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Dry-farming or dryland farming means the crops aren’t irrigated. Natural rainfall provides the necessary moisture to promote the growth of the vine and ripen the grapes.
This practice isn’t worthy of a sales pitch in many established wine regions, particularly in Europe. It is how vineyards have always been cultivated in Burgundy, Bordeaux and other venerated wine growing spots. The only allowances for irrigation in areas of France, Italy, Germany and Spain would be to establish young vines or extreme drought conditions where the health of the vine is threatened.
But for regions where irrigation is common, dry farming is a point of difference.
Advocates, such as Frog’s Leap in Napa Valley and Moss Wood in Western Australia, maintain turning off the tap yields higher-quality grapes with more fruit and aromatic intensity. Dry-farmed grapes typically have smaller berry sizes compared to ones that have been irrigated, which means more concentration and character for the resulting wine.
Members of Oregon’s Deep Roots Coalition, which include top producers like Evening Land, Eyrie Vineyards and Trisaetum, believe irrigation prevents wineries from capturing the true essence of their vineyards.
One of the major benefits of irrigation is the ability for grape growers to increase yields. Many of the value-priced wines from Australia, Argentina, Chile, California and South Africa couldn’t exist without this volume of fruit.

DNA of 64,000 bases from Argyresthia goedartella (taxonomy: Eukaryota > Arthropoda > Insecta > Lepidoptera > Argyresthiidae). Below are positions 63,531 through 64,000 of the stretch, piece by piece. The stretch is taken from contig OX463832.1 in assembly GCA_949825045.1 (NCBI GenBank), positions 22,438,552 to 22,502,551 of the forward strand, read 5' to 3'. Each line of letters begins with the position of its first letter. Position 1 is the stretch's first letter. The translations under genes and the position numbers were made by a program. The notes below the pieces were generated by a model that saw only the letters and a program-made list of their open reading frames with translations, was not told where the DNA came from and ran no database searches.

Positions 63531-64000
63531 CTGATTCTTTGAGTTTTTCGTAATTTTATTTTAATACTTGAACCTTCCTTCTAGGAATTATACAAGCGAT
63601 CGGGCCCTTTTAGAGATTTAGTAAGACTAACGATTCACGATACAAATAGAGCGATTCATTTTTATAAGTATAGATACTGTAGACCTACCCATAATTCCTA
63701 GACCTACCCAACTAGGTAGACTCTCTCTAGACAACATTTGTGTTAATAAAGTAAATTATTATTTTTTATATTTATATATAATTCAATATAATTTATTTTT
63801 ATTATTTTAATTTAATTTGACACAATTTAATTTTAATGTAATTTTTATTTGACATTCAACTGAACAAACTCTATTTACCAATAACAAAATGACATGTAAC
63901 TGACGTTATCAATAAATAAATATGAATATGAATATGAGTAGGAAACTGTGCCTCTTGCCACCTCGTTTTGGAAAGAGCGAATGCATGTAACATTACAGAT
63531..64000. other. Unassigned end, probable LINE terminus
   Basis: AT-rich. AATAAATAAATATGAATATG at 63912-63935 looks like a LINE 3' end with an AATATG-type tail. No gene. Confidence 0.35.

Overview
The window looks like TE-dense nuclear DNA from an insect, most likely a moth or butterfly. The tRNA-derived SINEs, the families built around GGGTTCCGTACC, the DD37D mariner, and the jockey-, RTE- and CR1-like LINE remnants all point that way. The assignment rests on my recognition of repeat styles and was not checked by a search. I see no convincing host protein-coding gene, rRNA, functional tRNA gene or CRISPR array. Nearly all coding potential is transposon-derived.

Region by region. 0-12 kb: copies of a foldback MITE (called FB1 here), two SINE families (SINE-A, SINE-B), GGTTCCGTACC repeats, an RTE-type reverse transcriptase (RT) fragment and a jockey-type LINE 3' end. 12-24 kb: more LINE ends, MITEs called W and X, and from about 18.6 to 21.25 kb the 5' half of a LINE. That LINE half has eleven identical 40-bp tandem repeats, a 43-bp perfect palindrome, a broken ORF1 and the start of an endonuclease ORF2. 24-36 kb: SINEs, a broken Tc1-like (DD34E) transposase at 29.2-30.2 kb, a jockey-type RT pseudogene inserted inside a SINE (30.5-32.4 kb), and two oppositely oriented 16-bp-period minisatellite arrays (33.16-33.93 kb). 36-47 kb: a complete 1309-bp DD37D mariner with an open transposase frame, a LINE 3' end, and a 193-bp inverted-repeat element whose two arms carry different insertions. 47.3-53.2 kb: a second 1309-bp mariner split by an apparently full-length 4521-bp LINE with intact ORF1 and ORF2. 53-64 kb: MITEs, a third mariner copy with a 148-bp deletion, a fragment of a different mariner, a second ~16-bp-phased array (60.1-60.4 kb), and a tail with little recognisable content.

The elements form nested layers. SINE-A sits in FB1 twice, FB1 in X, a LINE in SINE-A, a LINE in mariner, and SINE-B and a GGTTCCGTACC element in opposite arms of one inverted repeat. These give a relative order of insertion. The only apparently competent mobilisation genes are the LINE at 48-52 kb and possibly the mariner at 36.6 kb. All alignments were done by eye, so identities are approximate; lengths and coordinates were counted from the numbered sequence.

But technological advances and research means it’s not as simple an equation as decreasing quality to increase quantity. A considerable amount of highly collected, top-scoring wines come from irrigated vineyards.
Some wine regions wouldn’t exist without irrigation. Grape vines need water. Vineyards surrounded by trees or featuring other crops need to compete for water, while some grape varieties are more dependent on water than others. The water holding capacity of the soils is also a significant consideration about whether the yearly average rainfall is enough to sustain vineyards.
Dry-farming practices have become more common as climate change and the need for water conservation force the hands of wine growers to become more sustainable, especially in arid areas prone to drought conditions. Some producers now use their irrigation systems only in extreme circumstances.
Montes Winery in Chile’s Colchagua Valley began to embrace dry farming in 2009. Irrigated vines have shallow roots as they have never needed to develop root systems in search of moisture below the top layers of soil, so it’s a risky venture.
By 2012, Montes curtailed irrigation across 300 hectares, including vineyards responsible for its flagship M, Folly and Purple Angel labels. The driplines are still in place, should the vines need a drink.
Owner Aurelio Montes reports the vines produce half of the crop compared to the expected yields when they were bulked up with additional water reserves. Irrigation continues for the vineyards that provide the fruit for Montes’ more affordable wines.
Further south, in Maule, Chile’s oldest wine-growing region, a large number of family owned vineyards never introduced irrigation and have unwittingly found themselves ahead of the trend. The local Vigno movement, an association of producers looking to market the robust red wines made from old Carignan vines, broadcasts dry-farmed on all of its labels.
Most producers don’t make a virtue of where the water for their vines comes from, so seeing “dry-farmed” on a label can easily cause confusion. It is certainly a factor to consider as you look at a range of wines available, but the suggestion that use of irrigation or not is useful in determining a wine’s quality doesn’t hold water.